Did you know that Halloween is the deadliest day of the year for children who are pedestrians? On this day, more than twice as many children are killed in pedestrian car crashes between the hours of 4 and 10 PM than on any other day throughout the year at the same time? Drivers between the ages of 15-25 accounted for nearly one-third of all fatal crashes involving child pedestrians on Halloween. (National Highway Safety Administration).
I am one of the few people I know who loved Halloween more than Christmas when it came to children. When I wanted to take my then 3 year old grandson, Michael, trick or treating for the first time, his mother was extremely reluctant because she said he would be scared and unwilling to approach the houses. Little did she know! He not only ran to the door when he realized candy was the reward, but nothing, and I mean nothing, deterred him, including barking dogs and a gang of tough looking older children running around the neighborhood with scary costumes. I had a hard time holding onto him, but I did because I knew from first-hand experience the lifesaving benefits of holding on tight.
It is a wonderful time of year and we want you and your family to enjoy it, safely. Below are a few tips for those who will be pedestrians and drivers:
• Wear bright clothes and carry lighted lanterns, flashlights or glow sticks.
• Load up every visible part of the anatomy with reflectors. Put them on the shoes too.
• Hold onto your child’s hand. They get excited and want to run across the street if they see their friends or a decorated house. Hang onto them for dear life.
• Put your cell phone in your pocket and don’t use it while you are walking or holding your child’s hand.
• Stay on sidewalks or paths whenever possible. Make sure you walk facing traffic and as far from the road as possible.
• Do not allow your child to dart in the road or cross between parked cars.
• Always try to cross in crosswalks. However, that does not mean you shouldn’t be on alert. Drivers will be looking at the costumes, and not necessarily at your children crossing the street. Or, they may be using their cell phone while driving. Shame.
• Make sure you and your children look every which way before you do cross the street.
• Wait for signals. They are there for a reason.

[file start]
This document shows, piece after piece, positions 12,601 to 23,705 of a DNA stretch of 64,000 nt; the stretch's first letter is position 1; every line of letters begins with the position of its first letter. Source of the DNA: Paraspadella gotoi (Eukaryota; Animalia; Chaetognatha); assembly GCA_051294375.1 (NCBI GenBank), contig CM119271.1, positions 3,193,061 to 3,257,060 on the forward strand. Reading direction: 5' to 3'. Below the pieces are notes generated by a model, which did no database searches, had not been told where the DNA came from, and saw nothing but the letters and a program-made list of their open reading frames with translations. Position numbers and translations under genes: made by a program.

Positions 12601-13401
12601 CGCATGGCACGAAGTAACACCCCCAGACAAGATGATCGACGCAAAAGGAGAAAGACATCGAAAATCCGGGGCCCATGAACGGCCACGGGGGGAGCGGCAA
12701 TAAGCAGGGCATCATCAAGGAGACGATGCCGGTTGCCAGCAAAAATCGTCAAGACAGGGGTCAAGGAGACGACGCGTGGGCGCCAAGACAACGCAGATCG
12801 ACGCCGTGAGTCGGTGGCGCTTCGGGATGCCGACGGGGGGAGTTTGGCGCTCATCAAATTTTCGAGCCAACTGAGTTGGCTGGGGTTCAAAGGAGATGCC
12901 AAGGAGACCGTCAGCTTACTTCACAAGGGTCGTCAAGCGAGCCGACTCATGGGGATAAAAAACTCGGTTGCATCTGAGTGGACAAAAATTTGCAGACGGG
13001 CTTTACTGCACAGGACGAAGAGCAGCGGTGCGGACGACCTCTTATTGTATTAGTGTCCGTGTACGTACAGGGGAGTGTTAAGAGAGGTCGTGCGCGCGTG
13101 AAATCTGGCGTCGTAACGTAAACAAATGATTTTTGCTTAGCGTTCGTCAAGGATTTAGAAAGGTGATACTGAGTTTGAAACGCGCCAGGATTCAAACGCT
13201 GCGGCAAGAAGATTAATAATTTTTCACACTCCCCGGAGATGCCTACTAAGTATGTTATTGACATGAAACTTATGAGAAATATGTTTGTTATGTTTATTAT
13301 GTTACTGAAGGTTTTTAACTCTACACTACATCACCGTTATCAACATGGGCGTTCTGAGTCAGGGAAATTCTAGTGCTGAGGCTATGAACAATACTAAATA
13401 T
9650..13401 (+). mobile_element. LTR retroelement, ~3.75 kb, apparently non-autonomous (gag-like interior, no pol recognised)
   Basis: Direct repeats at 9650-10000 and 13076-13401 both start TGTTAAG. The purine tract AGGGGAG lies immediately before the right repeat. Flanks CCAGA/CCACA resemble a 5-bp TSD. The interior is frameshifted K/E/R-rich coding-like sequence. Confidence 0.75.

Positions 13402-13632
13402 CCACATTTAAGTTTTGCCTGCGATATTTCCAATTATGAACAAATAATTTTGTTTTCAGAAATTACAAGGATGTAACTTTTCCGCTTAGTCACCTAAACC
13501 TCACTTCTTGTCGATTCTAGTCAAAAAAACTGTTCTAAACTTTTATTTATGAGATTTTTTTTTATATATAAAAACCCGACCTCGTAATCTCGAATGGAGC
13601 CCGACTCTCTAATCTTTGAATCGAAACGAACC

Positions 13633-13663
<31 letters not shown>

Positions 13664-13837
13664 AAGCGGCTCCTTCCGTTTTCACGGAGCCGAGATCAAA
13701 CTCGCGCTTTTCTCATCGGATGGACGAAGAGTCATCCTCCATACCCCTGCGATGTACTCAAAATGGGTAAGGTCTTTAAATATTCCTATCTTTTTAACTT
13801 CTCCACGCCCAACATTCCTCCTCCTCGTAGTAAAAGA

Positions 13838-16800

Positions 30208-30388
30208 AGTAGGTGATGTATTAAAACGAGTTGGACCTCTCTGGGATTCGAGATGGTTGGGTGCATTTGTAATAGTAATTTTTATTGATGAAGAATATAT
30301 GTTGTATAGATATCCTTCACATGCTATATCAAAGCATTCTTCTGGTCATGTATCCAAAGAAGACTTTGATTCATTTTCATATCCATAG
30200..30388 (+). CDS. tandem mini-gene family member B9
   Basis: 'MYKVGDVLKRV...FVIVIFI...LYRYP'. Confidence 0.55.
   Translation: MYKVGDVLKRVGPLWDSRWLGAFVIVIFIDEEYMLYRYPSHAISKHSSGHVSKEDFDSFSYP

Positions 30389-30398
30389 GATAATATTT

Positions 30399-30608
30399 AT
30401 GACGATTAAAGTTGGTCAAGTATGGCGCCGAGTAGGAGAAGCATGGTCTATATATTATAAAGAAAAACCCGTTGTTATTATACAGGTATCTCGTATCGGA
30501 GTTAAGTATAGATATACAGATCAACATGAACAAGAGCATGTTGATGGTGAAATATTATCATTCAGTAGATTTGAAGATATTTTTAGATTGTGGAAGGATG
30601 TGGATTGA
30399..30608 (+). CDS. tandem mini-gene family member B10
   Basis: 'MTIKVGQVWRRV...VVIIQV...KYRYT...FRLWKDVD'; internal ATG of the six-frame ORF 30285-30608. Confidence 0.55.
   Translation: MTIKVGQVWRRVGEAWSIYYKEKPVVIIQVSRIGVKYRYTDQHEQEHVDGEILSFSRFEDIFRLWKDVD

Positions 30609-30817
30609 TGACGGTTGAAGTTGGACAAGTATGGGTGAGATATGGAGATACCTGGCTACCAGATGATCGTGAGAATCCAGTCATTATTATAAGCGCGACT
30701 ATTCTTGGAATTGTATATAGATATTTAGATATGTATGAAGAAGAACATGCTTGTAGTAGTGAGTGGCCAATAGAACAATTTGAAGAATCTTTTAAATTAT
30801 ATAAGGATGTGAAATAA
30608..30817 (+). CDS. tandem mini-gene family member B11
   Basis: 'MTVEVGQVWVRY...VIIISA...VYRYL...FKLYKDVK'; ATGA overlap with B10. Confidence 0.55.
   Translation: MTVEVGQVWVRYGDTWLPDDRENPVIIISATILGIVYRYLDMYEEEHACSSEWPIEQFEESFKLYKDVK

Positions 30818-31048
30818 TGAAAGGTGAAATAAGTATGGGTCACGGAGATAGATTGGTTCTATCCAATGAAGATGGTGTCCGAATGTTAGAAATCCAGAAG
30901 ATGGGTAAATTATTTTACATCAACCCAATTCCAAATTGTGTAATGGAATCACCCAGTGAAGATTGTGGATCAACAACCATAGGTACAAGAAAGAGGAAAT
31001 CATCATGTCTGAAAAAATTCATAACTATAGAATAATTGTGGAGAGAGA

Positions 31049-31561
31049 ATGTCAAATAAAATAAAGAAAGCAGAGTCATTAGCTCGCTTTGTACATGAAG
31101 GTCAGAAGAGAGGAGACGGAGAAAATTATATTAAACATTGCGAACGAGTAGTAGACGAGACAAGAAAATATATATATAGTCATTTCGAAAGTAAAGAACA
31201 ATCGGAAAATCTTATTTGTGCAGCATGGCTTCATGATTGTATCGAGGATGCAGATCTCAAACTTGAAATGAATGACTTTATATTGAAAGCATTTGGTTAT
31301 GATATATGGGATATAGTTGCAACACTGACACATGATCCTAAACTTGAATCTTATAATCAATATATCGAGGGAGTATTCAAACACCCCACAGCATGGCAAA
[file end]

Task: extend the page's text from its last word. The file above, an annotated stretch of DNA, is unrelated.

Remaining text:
• Do not jaywalk. It could be dangerous.
• Do not try to beat a car (run across the street when you see a car coming). Wait for the car to first pass where you want to cross.
• Use a flashlight to show you are there.
• You might consider painting the masks on their faces. Masks can make it difficult for them to see.
• All drivers should stay off their cell phones, watch the intersections, and the rest of the street. Children may dart out in front of you, so go very slowly. Watch for children who may be jaywalking (despite our advice).
• If you are partying instead of trick or treating, stay sober or find another ride home.
• Do not under any circumstances drink, drug, and drive. I don’t care if you do think you drive more carefully when stoned. You don’t.
• Make sure you have eliminated any possible distractions inside your car so you can focus on your driving and the area around you.
• Drive with your headlights on even if it isn’t dark. It makes you more visible.
• Drive more slowly and more cautious than normal especially in neighborhoods where children may be treating.
• The best time for children to trick or treat is between the hours of 5:30 to 9:30 so be on guard during that time.
• Wait behind other vehicles that are pulled over. They may be dropping off a group of children.
• Always warn your children that they are not to get into the car of anyone they do not already know well. Give them a cell phone to use in case of an emergency. Make sure the attending adult has one too.
• We all know the other tips about razors in the apples (actually found one once), etc. However, now that states are legalizing marijuana, be especially cautious of anything that isn’t pre-wrapped and hard. People can do some very stupid things.
Stay safe—because we care.